I wouldn’t classify the Mediterranean Diet as a diet but more of a lifestyle derived from vigorous and diverse culinary traditions. A way of living based on a regime that promotes lower mortality rates, lower cancer rates, decreased rates of cardiovascular disease, obesity and other chronic diseases. As a result, leading to a more holistic fulfillment of life.
According to research conducted by HALE, results indicated that people between the ages of 70-90 who adhered to the Mediterranean diet experienced 50% lower rates of heart disease, hypertension, and cancer.
Made of a tapestry of countries including Greece, Italy, Spain and France, the Mediterranean world is in essence an inland sea and as such it’s defined by the sea that lies at its heart. This geographic locality explains abundance of seafood and its sparse pastureland makes beef a rarity. Sheep, lamb and mutton not being so dependent on lush pastures, retain some prominence in the Mediterranean cuisine. Conversely, nurturing very dry lands packed with light and non-fertile soil, has naturally led the Mediterranean diet to be composed of high amounts of legumes, breads, fresh fruits and vegetables.
There are numerous studies and reports that prove the health benefits of the Mediterranean cuisine. There are high levels of monosaturated fatty acids contained in the recommended foods of the Mediterranean Diet, in addition to the high levels of fiber, vitamins, minerals and natural antioxidants.
Here are the Basic Guidelines of the Mediterranean Diet:
Get bulk intake from whole grains, legumes bread, pasta, and nuts. Primary energy fuel intake should ideally be derived from seasonally influenced complex carbohydrates, generally including legumes, grains, nuts, seeds, breads, potatoes, corn, pasta and rice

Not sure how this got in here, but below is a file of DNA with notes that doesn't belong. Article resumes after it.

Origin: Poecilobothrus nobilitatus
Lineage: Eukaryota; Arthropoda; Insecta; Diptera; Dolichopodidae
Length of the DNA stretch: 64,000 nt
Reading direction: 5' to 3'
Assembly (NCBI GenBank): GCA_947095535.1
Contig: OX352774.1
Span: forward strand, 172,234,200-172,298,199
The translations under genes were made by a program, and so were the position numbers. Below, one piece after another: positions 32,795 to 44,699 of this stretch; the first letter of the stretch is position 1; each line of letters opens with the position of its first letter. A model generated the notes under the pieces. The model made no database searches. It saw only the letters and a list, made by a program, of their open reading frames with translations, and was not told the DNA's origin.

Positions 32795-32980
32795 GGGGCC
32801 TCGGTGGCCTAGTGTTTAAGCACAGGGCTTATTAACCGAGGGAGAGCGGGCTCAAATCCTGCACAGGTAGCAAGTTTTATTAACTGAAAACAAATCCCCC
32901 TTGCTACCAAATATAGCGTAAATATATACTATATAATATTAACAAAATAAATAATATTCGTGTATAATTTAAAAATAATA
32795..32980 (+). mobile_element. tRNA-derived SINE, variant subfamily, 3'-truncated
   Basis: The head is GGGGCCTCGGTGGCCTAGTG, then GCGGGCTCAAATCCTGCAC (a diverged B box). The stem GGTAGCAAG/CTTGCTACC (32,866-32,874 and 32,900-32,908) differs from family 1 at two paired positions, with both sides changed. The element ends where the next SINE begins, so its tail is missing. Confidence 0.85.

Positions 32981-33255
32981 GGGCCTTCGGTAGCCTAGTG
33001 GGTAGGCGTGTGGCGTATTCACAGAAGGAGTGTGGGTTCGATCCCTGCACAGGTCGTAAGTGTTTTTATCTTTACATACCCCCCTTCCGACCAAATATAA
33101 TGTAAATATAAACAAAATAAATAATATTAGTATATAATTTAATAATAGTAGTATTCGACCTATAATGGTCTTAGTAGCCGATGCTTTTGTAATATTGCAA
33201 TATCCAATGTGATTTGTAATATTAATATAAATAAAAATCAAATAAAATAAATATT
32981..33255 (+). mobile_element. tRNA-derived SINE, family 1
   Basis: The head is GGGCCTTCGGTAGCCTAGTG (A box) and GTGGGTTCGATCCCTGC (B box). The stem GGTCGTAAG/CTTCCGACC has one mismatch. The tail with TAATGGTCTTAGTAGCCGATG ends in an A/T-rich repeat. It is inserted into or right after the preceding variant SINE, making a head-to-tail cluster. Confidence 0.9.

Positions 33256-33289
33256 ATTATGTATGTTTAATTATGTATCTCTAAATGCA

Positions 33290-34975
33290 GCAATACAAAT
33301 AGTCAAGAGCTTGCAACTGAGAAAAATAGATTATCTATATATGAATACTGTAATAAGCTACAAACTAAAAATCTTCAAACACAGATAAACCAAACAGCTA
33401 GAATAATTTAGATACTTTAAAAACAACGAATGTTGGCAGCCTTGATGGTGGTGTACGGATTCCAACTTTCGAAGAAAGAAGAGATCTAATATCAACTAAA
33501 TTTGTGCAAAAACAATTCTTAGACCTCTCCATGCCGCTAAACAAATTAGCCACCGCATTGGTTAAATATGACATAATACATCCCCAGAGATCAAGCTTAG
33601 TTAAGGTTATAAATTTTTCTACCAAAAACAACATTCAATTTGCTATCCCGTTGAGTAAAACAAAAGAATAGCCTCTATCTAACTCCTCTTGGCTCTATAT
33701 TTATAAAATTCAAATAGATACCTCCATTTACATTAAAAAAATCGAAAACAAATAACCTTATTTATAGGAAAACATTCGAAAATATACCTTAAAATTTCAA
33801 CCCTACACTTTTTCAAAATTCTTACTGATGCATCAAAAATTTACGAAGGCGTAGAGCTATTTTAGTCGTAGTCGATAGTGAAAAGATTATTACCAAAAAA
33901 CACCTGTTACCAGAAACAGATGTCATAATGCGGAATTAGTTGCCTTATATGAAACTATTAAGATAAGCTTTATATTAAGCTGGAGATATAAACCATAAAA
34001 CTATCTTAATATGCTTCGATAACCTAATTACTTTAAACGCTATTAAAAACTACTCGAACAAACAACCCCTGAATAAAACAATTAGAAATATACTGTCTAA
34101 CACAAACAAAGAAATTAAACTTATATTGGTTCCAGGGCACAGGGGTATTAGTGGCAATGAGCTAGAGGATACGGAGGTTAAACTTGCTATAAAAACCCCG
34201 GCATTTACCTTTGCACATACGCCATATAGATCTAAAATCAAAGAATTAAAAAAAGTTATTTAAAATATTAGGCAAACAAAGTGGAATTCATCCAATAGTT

Ensure generous intakes of fresh fruits, vegetables seasoned with aromatic herbs and spices
Make olive oil a life partner (versus animal fat). Good fat, derived from fish and olive oil, is an important energy source. Studies conducted by Dr. Dimitrios Trichopoulos at the Harvard School of Public Health indicate a link between olive oil consumption and a lower incidence of breast cancer and osteoporosis
Consume dairy products in small amounts, usually 1 oz of cheese or 1 cup of yogurt daily. Eggs sparingly, up to 4 eggs per week
Fish or poultry, 1-3 times per week, usually preferred over red meat which is promoted only a few times per month
Organic natural grass-fed meats also hold a prominent part in the Greek diet pyramid. Rabbit meat has been part of the Greek diet for centuries as it provides the highest protein, full of Omega 3 fatty acids, lowest in fat, and is the most easily digested of any meat available
Use honey as the primary sweetener
Consume red wine in moderation, 1-2 glasses daily. For those who wish to avoid alcohol, other sources like grape juice or pomegranate juice are considered to be an acceptable substitute providing similar nutrients
Maintain an active lifestyle with ample exercise balanced with rest and relaxation
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